With Rep. Lee Zeldin running for governor, CD1 this year is home to an open race and even more potential than usual for a competitive contest, featuring two qualified, experienced candidates.

They are Bridget M. Fleming, a former prosecutor...| read more ››

Kathy C. Hochul for New York governor


Shortly after Kathy C. Hochul took office 14 months ago, it became clear that New York's first woman governor would have to face multiple state crises in short order. Continuing fallout from the COVID-19 pandemic, declining revenue from a sprawling transit system, housing shortages, sharing the burden of migrants crossing faraway borders, and a disturbing uptick in violence of different kinds all greeted her.

Hochul rose to the office by succession after Gov. Andrew M. Cuomo, elected three times, resigned last year facing impeachment. She quickly moved to meet several political and governmental challenges in a credible way.

Now Hochul seeks a first elected term, and has moderate and pragmatic plans at the ready that encourage us to support her bid.| read more ››

Chuck Schumer for U.S. Senate


Sen. Chuck Schumer's stature and power has grown with the majority leader title that now precedes his name.

But he hasn't forgotten the communities that brought him to that place, including those on Long Island, and the ones that depend upon him for resources. The state and the region are better off with him in the U.S. Senate's leadership, currently as majority leader and before that minority leader.

It's that mix, combined with a dynamic and engaged presence even after more than four decades in Washington, that has helped Schumer, 71, mostly successfully navigate the choppy waters of a divided U.S. Senate, while always looking for ways to get more for his home state.| read more ››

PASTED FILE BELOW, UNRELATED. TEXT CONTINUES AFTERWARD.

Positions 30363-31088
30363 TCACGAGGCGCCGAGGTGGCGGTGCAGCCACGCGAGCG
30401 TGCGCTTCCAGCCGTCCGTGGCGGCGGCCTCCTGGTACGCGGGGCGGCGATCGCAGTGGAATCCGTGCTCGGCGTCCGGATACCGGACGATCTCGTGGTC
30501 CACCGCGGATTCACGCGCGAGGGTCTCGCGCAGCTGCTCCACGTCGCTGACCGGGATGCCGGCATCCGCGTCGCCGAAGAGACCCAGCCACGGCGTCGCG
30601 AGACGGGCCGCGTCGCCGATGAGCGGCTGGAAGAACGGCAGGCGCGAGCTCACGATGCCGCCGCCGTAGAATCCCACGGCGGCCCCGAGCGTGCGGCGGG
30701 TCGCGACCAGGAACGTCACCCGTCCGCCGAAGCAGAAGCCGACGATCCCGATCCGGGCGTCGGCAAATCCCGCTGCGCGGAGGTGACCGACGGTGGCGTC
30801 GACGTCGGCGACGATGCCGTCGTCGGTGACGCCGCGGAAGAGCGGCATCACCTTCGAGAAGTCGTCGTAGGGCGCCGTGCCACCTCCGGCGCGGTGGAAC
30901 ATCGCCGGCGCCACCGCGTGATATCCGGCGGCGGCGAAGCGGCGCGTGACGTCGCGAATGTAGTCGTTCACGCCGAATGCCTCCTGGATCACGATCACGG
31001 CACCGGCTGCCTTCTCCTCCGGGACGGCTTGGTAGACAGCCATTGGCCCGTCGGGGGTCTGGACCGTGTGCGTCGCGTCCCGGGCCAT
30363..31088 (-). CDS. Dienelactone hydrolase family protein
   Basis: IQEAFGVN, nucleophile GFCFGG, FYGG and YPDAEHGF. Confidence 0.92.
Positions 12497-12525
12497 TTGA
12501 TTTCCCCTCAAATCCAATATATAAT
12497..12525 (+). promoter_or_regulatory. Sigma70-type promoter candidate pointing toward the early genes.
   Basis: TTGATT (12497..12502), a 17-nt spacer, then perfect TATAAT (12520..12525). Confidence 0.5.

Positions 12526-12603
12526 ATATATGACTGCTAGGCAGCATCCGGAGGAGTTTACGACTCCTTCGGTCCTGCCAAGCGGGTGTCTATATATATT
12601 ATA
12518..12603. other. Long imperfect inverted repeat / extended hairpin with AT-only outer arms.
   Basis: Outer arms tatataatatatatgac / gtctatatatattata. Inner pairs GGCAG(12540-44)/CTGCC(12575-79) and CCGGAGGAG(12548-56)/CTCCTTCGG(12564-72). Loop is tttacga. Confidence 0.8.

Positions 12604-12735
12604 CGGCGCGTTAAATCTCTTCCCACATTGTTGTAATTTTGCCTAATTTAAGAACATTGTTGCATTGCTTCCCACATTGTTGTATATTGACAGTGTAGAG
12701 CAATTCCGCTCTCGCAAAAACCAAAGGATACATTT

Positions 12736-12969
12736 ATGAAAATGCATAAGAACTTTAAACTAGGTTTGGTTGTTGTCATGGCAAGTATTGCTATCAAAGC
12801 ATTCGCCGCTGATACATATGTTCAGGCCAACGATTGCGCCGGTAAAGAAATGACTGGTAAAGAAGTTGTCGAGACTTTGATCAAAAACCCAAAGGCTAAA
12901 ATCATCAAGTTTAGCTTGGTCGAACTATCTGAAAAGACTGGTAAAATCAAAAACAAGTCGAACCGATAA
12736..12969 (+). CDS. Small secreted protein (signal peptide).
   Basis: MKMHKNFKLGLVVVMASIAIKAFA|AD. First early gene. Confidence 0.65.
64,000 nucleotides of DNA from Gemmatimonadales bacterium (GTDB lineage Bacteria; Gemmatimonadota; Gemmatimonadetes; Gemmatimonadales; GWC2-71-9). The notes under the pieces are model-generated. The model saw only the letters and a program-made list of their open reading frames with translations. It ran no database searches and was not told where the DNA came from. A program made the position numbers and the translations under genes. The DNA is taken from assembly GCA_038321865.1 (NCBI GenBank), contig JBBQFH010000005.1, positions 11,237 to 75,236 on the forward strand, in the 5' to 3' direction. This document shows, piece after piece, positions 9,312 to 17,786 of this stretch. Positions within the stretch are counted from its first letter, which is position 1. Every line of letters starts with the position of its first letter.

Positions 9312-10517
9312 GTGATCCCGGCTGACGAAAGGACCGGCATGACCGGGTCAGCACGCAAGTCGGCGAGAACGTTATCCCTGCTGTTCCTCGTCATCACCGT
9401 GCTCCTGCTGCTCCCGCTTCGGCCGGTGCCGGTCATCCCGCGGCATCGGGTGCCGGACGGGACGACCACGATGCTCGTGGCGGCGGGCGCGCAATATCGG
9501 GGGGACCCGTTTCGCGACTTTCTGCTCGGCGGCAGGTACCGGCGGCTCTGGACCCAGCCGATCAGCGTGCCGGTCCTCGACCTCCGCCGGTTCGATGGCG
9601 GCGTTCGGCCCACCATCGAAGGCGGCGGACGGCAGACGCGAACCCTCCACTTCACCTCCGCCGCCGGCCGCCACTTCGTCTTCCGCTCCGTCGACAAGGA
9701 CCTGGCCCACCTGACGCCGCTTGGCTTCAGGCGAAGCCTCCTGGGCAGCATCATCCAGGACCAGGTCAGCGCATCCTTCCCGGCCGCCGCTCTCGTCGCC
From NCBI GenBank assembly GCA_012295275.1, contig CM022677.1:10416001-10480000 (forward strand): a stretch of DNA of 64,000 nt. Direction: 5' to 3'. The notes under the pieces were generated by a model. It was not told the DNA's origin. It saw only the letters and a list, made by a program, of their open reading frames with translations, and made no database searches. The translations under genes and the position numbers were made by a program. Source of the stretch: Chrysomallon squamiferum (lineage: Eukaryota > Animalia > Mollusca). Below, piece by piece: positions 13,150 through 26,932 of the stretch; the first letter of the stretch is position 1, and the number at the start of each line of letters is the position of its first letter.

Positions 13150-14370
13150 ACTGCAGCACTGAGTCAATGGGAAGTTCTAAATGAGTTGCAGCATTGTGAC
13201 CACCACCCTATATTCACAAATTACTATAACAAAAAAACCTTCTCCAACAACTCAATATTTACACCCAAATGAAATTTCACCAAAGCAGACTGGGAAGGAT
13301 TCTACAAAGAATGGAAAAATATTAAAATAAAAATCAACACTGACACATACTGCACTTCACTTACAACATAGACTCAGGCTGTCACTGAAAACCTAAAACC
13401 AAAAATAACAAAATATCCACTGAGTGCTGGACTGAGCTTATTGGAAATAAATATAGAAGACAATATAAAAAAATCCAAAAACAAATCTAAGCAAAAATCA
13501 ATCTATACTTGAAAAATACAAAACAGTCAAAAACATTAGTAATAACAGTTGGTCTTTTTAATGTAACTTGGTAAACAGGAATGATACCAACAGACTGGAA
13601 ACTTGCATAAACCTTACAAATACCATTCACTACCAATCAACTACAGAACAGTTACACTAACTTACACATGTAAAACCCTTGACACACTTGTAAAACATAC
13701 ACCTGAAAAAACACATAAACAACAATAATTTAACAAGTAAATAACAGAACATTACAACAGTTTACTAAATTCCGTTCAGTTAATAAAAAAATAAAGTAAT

Law Enforcement Leaders Hear Stories, Share Experiences at Hempstead Conference


The heartbreaking memories all came flooding back last week for Lisa Tuozzolo of Huntington, the widow of former NYPD Paul Tuozzolo, who was shot and killed in the line of duty in the Bronx in 2016.

When Tuozzolo learned that FDNY paramedic Alison Russo had been stabbed to death in an unprovoked attack in Astoria, Queens, she thought of the first responder's family and how the pain they must be experiencing was all too familiar.| read more ››

Suffolk, Paws of War kick off Pet Safety Initiative


Suffolk County Sheriff Errol D. Toulon Jr. says he aims to protect all the county’s residents — including four-legged ones.

So on Friday, he launched a free microchip program that can help reunite owners with lost pets.

The program is being undertaken in conjunction with Paws of War, a Nesconset-based nonprofit that provides dogs and veterinarian services to veterans and first responders. They held the first of three free clinics as part of a “Dog Days of Summer” initiative.

Veterans and first responders get priority, but anyone can sign up.

“We see way too many heartbreak stories about animals that are not chipped and wind up being euthanized” at shelters after they get lost and are turned in, said Robert...| read more ››